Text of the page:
Twitter's decision to mark Trump's tweets about the postal vote came when the president provoked another social media storm, continuing to fuel a debunked conspiracy theory, accusing MSNBC host Joe Scarborough of killing a former office worker Congress. Prominent Republicans, including Congresswoman Liz Cheney of Wyoming and Utah Senator Mitt Romney, asked Trump to withdraw from the attack, which was not marked with a fact check by the social media company.

Even if he doesn't follow through on the threats, Trump's statements can still have consequences when he uses his pulpit.

Twitter CEO Jack Dorsey is sitting before testifying before a Senate committee on September 5, 2018. Dorsey said the company's action was not an “arbitrator of the truth”. (Joshua Roberts / Reuters)

"He's still trying to exercise his outrageous interpretations of the law as a baton to beat other people," said Joshua Geltzer, founding executive director of the Institute of Defense and Constitutional Defense at Georgetown University's Center for Law.

Many of Trump's previous executive orders, including border security and immigration, are still working in the courts after being challenged.

While Congress may pass legislation that further regulates social media platforms, Trump "lacks that authority," said former federal judge Michael McConnell, who now heads the Stanford Law School's Center for Constitutional Law.

"He's just venting," said McConnell.

Democrats control the Chamber of Deputies, and this divisive legislation is unlikely to be faced in the heat of an electoral cycle in which the presidency, all seats in the Chamber and about a third of the Senate seats are up for grabs.

"There is absolutely no First Amendment issue, with Twitter adding a label to the president's tweets," said Jameel Jaffer, executive director of Columbia University's First Amendment Knight Institute, who won the case that prevents Trump from banning his critics of your Twitter feed. . "The only First Amendment issue here arises from the president's threat to punish Twitter in any way for checking his statements."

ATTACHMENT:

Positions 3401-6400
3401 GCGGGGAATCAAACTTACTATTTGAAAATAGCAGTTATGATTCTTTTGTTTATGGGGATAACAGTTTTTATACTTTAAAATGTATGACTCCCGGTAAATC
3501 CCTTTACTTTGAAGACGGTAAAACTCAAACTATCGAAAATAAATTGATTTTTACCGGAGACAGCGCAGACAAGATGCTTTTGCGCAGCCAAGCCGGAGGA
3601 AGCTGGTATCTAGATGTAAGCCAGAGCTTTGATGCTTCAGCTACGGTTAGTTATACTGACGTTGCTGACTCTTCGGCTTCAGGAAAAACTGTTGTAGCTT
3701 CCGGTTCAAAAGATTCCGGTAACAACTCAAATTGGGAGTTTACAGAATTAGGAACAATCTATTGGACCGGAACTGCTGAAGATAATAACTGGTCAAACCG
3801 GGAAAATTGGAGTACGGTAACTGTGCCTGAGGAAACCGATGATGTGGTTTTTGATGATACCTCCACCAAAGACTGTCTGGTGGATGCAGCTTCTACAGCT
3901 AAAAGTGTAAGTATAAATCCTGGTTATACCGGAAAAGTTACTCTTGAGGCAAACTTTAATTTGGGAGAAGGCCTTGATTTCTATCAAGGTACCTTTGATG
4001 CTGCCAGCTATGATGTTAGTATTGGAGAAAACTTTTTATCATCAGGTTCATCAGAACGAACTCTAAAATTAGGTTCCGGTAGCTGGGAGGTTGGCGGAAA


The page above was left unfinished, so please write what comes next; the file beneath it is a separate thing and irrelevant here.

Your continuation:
But Jack Balkin, a law professor at Yale University and an expert on the First Amendment, said that's not Trump's point.

"This is an attempt by the president to, as we used to say in basketball, & # 39; work the referees & # 39;", he said. "He is threatening and persuading the idea that these people in his corporate boardrooms think twice about what they are doing, so as not to touch him."

Many Democrats in Congress would probably agree. They pointed to Trump's frequent Twitter explosions over Memorial Day weekend at rivals perceived as a way to distract a heavily criticized federal government response to the coronavirus, which has killed more than 100,000 American lives.

Matthew Dallek said that just because Trump has no authority to do most of the things he is threatened to do, it does not mean that he will not, for example, try to sign executive orders in any way – even if they are later overthrown by the courts.

"What limited Trump previously? Not much. So I think he will do what seems to be of interest to him at any time," said Dallek, a historian at the George Washington University School of Political Management, specializing in the use. presidential power.

Trump, Dallek said, may also try to abuse his powers to leverage other government instruments, from the Justice Department to the IRS, to press for investigations or to launch regulatory crackdowns to punish states, cities or businesses. Trump also showed that he is willing to exercise powers that modern presidents have largely avoided, including his recent purge of inspectors general.